Laser weapons haven't exactly lit the world on fire yet. And that's a big part of what's holding them back.
That's one of the main conclusions of a new report, "Changing the Game: the Promise of Directed-Energy Weapons," just out from the Center for Strategic and Budgetary Assessments, a Washington, D.C., think tank focused on national security and military matters.
The report comes at a low ebb in the enthusiasm for directed-energy weapons -- futuristic gear that produces "a beam of concentrated electromagnetic energy or atomic or subatomic particles." That includes not just laser weapons, but also devices using high-powered microwaves. In fiscal 2011, the report says, spending on high-energy laser and high-power microwave programs amounted to just over $500 million, a tiny fraction of the funding for kinetic missile defense programs including the Aegis and Patriot systems.
A case in point: The Pentagon earlier this year finally shut down one of its most high-profile prototyping efforts, the Airborne Laser, a modified 747 packed to the gills with the fixings for a megawatt-class chemical-based laser. Former Secretary of Defense Robert Gates described it as too complex, too expensive, and possessed of a "highly questionable" operational role.
"Previous high-profile DE programs failed to deliver on promises of game-changing capabilities," the authors of the study write. "These failures have increased the U.S. military's reluctance to adopt a new generation of DE weapons concepts that are based on significantly more mature technology."
Which would be a shame, the authors say, because directed energy is a "particularly promising source of operational advantage for the U.S. military" in defending against attacks -- by fast attack seacraft; armed unmanned aircraft; and missiles, rockets, artillery, and the like -- because of the unique attributes of such weapons: "the ability to create precise, tailorable effects against multiple targets near-instantaneously and at a very low cost per shot."
But rather than look at directed-energy weapons as an end in themselves, the Pentagon should see them as part of a larger defensive posture that also ties in traditional kinetic weapons -- that is, those that hit enemy targets, rather than zapping them.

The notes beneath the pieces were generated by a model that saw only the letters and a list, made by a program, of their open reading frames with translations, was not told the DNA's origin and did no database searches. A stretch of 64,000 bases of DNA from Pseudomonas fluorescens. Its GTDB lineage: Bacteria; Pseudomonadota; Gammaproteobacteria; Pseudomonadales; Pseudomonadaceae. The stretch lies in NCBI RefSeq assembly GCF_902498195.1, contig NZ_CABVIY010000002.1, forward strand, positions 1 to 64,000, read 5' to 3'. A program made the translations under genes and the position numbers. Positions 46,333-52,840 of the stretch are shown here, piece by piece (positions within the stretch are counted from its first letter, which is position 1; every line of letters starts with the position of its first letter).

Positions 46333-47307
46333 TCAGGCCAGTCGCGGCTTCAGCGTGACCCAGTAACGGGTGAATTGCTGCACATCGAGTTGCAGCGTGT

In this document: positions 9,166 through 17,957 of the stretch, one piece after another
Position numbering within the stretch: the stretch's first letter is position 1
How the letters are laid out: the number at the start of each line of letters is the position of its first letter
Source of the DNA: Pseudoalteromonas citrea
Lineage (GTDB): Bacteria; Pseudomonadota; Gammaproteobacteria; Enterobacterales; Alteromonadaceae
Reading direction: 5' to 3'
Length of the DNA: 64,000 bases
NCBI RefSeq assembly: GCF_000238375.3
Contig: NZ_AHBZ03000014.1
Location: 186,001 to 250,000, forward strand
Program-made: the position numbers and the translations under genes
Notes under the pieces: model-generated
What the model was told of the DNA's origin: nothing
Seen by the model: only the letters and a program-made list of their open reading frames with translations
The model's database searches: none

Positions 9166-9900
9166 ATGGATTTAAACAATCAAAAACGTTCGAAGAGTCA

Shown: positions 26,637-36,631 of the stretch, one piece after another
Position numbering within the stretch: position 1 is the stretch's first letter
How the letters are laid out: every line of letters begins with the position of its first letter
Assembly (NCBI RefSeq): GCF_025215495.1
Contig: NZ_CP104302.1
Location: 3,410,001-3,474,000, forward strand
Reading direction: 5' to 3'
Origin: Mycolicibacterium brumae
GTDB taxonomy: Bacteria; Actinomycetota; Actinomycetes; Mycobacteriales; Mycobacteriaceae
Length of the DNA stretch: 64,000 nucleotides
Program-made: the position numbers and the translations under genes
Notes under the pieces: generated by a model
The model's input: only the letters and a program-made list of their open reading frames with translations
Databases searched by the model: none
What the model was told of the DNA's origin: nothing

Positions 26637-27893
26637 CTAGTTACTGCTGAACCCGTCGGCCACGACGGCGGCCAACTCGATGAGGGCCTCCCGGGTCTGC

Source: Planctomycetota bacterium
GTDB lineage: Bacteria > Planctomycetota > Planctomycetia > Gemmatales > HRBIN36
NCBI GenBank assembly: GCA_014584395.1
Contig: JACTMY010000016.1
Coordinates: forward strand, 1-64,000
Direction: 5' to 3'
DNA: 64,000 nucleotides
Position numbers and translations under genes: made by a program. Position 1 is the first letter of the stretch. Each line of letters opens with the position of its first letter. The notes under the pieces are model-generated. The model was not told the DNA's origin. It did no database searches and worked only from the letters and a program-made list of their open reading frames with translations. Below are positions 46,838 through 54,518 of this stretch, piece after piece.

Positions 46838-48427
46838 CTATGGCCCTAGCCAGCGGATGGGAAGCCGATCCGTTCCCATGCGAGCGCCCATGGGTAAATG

And forget chemical lasers. The future is solid state.
"Because of their potential to overcome the size, weight, and magazine depth challenges posed by current technology chemical lasers, new electrically powered, solid-state lasers (SSLs) may be the most promising alternatives for laser weapons that can be mounted on large mobile platforms such as surface naval vessels," the report says. "It may also be feasible in the mid term to develop high-power microwave (HPM) emitters carried by aircraft or cruise missiles that could degrade, damage, or destroy the electronic hardware that enables enemy anti-access/area-denial (A2/AD) threats."
That "mid term" is the next five to 10 years. In the longer term -- that is, 10 to 20 years out -- the report says "it is expected that technological advances will continue to reduce the volume, weight, and cooling requirements of high-power SSLs, creating opportunities to integrate them into small aircraft and tactical ground vehicles. By the late 2020s, it may also be possible to develop ship-based free electron lasers (FELs) with power outputs sufficient to interdict more hardened targets, including ballistic-missile reentry vehicles."
More immediately, though, the report acknowledges rather quietly that there's some housekeeping work to be done on just how effective laser weapons can be against their natural enemies of dust, humidity, and other atmospheric riff-raff that make the battlefield a much harder proving ground than the laboratory.